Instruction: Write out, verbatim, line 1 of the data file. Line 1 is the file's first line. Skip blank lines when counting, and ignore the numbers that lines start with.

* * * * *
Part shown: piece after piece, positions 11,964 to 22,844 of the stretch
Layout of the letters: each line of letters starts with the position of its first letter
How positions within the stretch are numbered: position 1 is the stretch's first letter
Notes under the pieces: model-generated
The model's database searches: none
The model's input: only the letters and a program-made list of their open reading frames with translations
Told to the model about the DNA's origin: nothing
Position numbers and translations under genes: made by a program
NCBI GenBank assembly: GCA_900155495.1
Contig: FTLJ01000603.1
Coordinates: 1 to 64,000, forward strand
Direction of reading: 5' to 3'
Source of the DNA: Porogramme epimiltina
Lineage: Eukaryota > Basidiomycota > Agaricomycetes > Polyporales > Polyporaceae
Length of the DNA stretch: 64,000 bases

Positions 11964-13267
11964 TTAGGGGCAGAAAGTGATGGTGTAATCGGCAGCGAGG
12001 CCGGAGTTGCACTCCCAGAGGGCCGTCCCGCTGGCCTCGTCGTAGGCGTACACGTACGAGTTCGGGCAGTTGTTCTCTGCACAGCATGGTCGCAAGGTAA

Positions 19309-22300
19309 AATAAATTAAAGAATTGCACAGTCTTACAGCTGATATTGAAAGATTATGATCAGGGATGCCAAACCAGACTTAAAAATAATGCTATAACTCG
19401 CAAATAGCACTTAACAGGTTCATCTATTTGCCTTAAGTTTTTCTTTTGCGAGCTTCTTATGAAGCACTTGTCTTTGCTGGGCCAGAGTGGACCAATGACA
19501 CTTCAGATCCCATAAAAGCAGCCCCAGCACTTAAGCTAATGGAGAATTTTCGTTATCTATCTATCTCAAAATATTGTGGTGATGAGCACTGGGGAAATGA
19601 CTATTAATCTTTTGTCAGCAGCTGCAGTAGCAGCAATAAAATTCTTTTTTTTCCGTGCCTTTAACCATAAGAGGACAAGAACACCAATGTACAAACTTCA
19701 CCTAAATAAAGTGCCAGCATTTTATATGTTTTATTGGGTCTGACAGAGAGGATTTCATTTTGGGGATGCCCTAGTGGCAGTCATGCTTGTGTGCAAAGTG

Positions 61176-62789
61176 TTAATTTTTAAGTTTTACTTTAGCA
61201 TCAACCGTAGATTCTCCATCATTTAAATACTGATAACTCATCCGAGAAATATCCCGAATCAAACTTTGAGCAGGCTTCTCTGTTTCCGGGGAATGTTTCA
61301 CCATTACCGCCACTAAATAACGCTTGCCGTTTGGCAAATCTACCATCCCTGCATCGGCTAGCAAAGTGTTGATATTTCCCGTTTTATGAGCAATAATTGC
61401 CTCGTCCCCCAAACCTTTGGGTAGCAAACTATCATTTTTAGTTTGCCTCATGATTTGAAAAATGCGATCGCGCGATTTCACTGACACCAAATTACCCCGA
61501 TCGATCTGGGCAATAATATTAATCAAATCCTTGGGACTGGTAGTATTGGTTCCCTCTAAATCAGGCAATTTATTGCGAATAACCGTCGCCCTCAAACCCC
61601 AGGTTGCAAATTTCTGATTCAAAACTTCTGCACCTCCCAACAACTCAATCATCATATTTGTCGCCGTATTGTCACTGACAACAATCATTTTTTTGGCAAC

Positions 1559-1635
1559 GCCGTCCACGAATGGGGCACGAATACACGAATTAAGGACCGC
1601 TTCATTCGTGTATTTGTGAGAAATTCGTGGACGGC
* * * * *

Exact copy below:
Part shown: piece after piece, positions 11,964 to 22,844 of the stretch